Birmingham City Council has established a cross-disciplinary team of officers in order to deliver the Inner City Road Safety Demonstration Project. This team includes one Road Safety Officer, two travel Plan Officers, twelve Engineers and external partners from the University of West England (Bristol) and the local community.
To deliberately take the initiative of implementing measures going beyond the regulatory requirements in force, namely the Inner City Road safety Demonstration Project, a £6million, five-year initiative designed to take a new and integrated approach towards Road Safety. The project will bring together issues of Regeneration, Community involvement, Social Inclusion, awareness, education and physical measures in an Inner City Ward with high levels of deprivation. Dedicated staff will be employed to co-ordinate a cross-disciplinary approach, ensuring that all the issues contributing to the high levels of injury sustained in areas with high levels of deprivation are taken into account in developing good practice and methodologies to reduce accidents .
The outputs from this demonstration project will include identification of opportunities for other Local Authorities and communities. A “Good Practice Guide” will be produced, providing guidance on means of delivery, road safety improvements in the context particularly of Social Inclusion, local centres and Community needs and aspirations. Although specific project-related outputs do not include accident reduction targets, the City Council is committed to meeting or exceeding the Government target of reducing the incidence of accidents involving death or serious injury by 40% by the year 2010 when compared to average figures over the years 1994-8.
The project will be independently monitored on behalf of the Department for Transport and the City Council will work closely with the monitoring body throughout the duration of the project.
The Inner City Road Safety Demonstration project will proceed alongside a range of other educational, awareness and local improvement plans and will be integrated with these. For example, the following linked project targets have been set:
Safer routes to School: The City Council has set as an objective the target of developing ten new schemes in the year 2004/5, which will be integrated with School Travel Plans Schools bidding for “Safer Routes” projects will all need to develop Travel Plans in conjunction with City Council Officers. Similar targets for producing Safer Routes projects will be set if future years.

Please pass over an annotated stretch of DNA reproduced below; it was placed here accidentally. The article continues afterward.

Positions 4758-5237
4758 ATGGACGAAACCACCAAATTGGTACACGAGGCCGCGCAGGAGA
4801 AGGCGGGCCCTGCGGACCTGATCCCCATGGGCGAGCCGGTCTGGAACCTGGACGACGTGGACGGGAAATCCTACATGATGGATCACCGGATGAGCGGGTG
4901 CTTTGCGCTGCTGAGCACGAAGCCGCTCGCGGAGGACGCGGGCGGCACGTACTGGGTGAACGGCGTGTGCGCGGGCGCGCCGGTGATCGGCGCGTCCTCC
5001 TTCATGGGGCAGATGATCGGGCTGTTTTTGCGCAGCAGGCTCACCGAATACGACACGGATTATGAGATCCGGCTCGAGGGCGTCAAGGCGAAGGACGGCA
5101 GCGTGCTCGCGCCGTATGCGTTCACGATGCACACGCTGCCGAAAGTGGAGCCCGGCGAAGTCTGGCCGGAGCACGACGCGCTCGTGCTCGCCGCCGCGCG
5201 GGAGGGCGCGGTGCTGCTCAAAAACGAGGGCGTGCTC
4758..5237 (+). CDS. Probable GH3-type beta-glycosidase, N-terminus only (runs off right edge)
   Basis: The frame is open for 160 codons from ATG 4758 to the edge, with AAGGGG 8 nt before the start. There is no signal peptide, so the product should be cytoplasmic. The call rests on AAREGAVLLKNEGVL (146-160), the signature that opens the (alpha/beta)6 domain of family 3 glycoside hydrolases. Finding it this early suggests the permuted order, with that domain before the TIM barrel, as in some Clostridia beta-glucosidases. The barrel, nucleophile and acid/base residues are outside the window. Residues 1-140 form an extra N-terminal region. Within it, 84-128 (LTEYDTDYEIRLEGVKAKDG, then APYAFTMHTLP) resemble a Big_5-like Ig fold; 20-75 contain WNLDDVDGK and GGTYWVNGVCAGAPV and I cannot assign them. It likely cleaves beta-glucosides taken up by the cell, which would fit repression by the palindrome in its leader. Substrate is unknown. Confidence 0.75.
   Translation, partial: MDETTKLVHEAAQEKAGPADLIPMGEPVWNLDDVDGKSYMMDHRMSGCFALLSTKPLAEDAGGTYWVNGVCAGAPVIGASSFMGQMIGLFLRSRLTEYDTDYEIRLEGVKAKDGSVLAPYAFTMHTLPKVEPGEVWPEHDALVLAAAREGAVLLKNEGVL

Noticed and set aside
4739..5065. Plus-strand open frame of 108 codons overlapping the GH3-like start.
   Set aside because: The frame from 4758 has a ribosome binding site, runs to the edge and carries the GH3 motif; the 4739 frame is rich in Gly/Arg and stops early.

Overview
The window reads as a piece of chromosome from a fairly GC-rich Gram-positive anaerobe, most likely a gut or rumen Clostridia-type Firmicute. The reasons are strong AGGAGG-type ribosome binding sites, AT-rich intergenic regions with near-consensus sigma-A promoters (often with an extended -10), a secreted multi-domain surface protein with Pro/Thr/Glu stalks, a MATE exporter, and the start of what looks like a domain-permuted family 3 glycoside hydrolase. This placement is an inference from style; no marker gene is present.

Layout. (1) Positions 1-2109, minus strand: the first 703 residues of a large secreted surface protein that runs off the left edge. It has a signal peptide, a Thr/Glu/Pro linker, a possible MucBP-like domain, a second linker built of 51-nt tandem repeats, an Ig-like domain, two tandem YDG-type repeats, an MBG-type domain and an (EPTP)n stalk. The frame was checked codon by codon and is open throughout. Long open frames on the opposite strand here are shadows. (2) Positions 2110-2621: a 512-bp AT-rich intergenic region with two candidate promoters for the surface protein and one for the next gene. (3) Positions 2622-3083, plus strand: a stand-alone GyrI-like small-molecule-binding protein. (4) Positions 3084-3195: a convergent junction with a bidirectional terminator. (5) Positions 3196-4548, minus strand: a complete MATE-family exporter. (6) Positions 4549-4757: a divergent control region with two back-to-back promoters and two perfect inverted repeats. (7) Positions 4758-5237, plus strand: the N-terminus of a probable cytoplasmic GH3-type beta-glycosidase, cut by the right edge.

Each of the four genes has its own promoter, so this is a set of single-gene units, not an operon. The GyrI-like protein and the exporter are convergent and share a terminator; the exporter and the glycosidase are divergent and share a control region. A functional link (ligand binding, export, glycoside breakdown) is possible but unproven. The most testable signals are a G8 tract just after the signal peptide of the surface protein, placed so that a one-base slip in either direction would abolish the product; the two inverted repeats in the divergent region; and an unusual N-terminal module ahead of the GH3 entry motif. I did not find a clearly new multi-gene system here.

Cycle Training: 2000 children will be trained to cycle more safely in the Urban environment in the year 2004 and, again, similar targets will be set in future years.
“Kerbcraft”: The new Kerbcraft initiative has already commenced in one Inner City Ward in the year 2003 and is currently “rolling out” to a second Ward. New appointments have been made to provide co-ordinating officers for each of these schemes and the target is to deliver pedestrian training to children in the age group 5-7 attending schools in these Wards in the next three years. In this period it is intended that Kerbcraft training will reach 1000 children in 20 Schools.
Kerbcraft is being delivered by means of a specific Government funding grant and is being monitored by Government Consultants working in close co-operation with the Kerbcraft officers, the schools and the volunteer Kerbcraft trainers.
“Walking Buses”: The city council has initiated 15 Walking bus schemes in the period up to the end of 2003 and it is intended that a further 2 per annum will be operational in future years.
“Walk to School”: Out of 314 Local Authority controlled Primary Schools in Birmingham, 94 took part in the annual Walk to School initiative in 2003. A target has been set to secure the involvement of 100 schools in 2004, with a regular 10% per annum increase as a future objective.